During the mid 1980s Walter and I often took a Saturday morning train from Paris to Provence, with Montélimar as our last stop. The route from the station to our home in Vaison-la-Romaine took us through the miniscule village of Richerenches, where during the winter months we’d pass a handful of people milling around cars with trunks wide open. We had no idea what was going on. Then one day when it was warm enough to roll down the car windows the unmistakable aroma of fresh black truffles wafted through the air. Indeed, it was the Saturday truffle market, with truffle wholesalers selling the local treasure directly from the trunks of their cars.
Today, Richerenches is the world’s black truffle capital, and on Saturday mornings from mid-November to mid-March, the village takes on a festival atmosphere, as truffle wholesalers, truffle farmers, everyday shoppers, and tourists gather to celebrate the mysterious mushroom.
January is the height of truffle season, and this past weekend, the market was in full swing with merchants selling truffles and truffled eggs, baby oak trees inoculated with truffle spores, truffle slicers, and even a truffle liqueur at their neatly set up stalls on the main street of the market . It was the most glorious spring-like day, and cafe terraces overflowed with locals enjoying truffle omelets and glasses of local red wine in the sunshine. Around the corner however, you will still find that bustling tree-lined street packed with parked cars, trunks open, and an air of mystery as to the goings on there. The ever distinctive truffle aroma is still a giveaway however, and if you lean in through the crowds, you'll find car trunks open, full of boxes of fresh black truffles, a pair of scales, and truffle commerce in full swing.
Trenne pasta with Jerusalem artichokes, parmesan, and truffles
Fresh black truffles find friends in the simplest of vegetables: artichokes, Jerusalem artichokes, potatoes. Here, an uncomplicated Jerusalem artichoke sauce, Parmigiano-Reggiano cheese, and truffles team up to create a perfect, wintry pasta sauce. (Note that I scrub the vegetable well, but do not peel it.) No truffles? A fragrant, intense nut oil, such as hazelnut, is a worthy substitute. Any leftover Jerusalem artichoke sauce and be thinned with chicken or vegetable stock and served as a soup.
Serves 6 | Equipment:A blender or a food processor; a 10-quart (10 l) pasta pot fitted with a colander; 4 warmed, shallow soup bowls.
The Jerusalem artichoke sauce:
2 pounds (1 kg) Jerusalem artichokes (sunchokes), scrubbed and trimmed
2 quarts (2 l) whole milk
2 teaspoons fine sea salt
3 tablespoons coarse sea salt
1 pound (500 g) Italian trenne* or penne pasta
3 cups (750 ml) Jerusalem artichoke sauce
1 cup (100 g) freshly grated Parmigiano-Reggiano cheese, plus additional for serving
1/4 cup (25 g) minced fresh truffles or minced truffle peelings (or 1 tablespoon hazelnut oil)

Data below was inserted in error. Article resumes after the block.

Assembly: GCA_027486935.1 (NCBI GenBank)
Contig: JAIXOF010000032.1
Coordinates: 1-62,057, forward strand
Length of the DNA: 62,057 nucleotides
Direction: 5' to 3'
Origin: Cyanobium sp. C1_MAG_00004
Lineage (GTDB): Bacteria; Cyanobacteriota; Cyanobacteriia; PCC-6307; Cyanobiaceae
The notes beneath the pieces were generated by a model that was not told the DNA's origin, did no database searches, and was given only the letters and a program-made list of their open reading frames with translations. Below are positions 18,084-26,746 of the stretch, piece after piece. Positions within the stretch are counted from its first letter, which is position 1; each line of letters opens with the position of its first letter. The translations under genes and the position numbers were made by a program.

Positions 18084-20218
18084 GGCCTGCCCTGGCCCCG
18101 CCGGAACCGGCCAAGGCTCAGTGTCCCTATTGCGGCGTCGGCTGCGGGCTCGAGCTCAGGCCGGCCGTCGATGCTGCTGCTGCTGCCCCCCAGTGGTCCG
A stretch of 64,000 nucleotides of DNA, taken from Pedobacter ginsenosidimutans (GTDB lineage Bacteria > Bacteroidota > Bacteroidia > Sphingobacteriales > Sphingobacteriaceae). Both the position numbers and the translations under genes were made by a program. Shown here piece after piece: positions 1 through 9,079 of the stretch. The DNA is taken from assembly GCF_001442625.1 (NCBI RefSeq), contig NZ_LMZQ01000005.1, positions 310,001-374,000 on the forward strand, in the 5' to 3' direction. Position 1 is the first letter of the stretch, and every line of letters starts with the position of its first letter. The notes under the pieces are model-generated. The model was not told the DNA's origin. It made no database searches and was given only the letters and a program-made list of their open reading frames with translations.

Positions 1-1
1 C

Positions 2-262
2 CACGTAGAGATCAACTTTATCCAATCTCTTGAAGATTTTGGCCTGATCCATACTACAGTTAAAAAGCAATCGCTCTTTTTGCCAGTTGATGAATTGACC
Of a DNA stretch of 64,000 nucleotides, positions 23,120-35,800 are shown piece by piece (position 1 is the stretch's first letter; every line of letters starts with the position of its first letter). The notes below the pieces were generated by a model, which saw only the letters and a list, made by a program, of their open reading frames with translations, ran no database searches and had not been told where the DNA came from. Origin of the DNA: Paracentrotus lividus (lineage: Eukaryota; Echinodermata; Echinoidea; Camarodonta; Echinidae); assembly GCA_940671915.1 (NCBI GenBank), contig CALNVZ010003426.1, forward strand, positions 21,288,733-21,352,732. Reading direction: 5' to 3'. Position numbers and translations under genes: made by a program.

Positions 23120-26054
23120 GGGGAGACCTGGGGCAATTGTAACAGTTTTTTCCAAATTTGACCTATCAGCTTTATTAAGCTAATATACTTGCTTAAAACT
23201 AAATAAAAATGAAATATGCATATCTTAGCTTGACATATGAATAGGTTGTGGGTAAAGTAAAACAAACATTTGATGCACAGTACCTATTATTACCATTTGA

*Trenne is similar to penne, though while penne pasta is round, trenne is triangular, and flattened, and cut into short lengths. I love both shapes, but have a fondness for trenne, and find it is perfect for soaking up the essence of the Jerusalem artichoke puree.
1. Prepare the Jerusalem artichoke sauce: Rinse a large saucepan with water, leaving a bit of water in the pan. This will prevent the milk from scorching and sticking to the pan. Pour the milk into the pan and add the salt.
2. Coarsely chop the Jerusalem artichokes and drop immediately into the milk. (This will stop the vegetable from turning brown as it is exposed to the air.) When all the Jerusalem artichokes are prepared, place the pan over moderate heat and cook gently until soft, about 35 to 40 minutes. Watch carefully so the milk does not boil over.
3. Transfer the mixture in small batches to the blender or food processor. (Do not place the plunger in the feed tube of the food processor or the blender or the heat will create a vacuum and the liquid will splatter.) Purée until the mixture is perfectly smooth and silky, 1 to 2 minutes. Set aside 3 cups (750 mls) of the sauce for the pasta. Store the remaining sauce in the refrigerator for another use (thinned with chicken or vegetable stock, it makes an excellent soup).
4. Prepare the pasta: Fill the pasta pot with 8 quarts (8 l) of water and bring it to a rolling boil over high heat. Add the coarse salt and the pasta. Cook until tender but firm to the bite. Drain thoroughly.
5. While the pasta cooks, warm sauce.
6. Transfer the pasta to a large bowl, add the sauce, the cheese, half of the minced truffles (if using), or nut oil, and toss to coat the pasta evenly and thoroughly. Transfer to the warmed bowls, shower with the remaining minced truffle (if using) and pass with additional cheese.
Wine suggestion: I am fond of the Italian wines from the Bonacossi family’s Villa di Capezzana, where wine has been made for 12 centuries. Their well-priced Tentua di Capezzana Barco Reale – a blend of Sangiovese, Cabernet, and Canaiolo grapes – is a fruity, earthy, mineral-rich red that loves pasta.
The original version of this recipe was first published in Simply Truffles.
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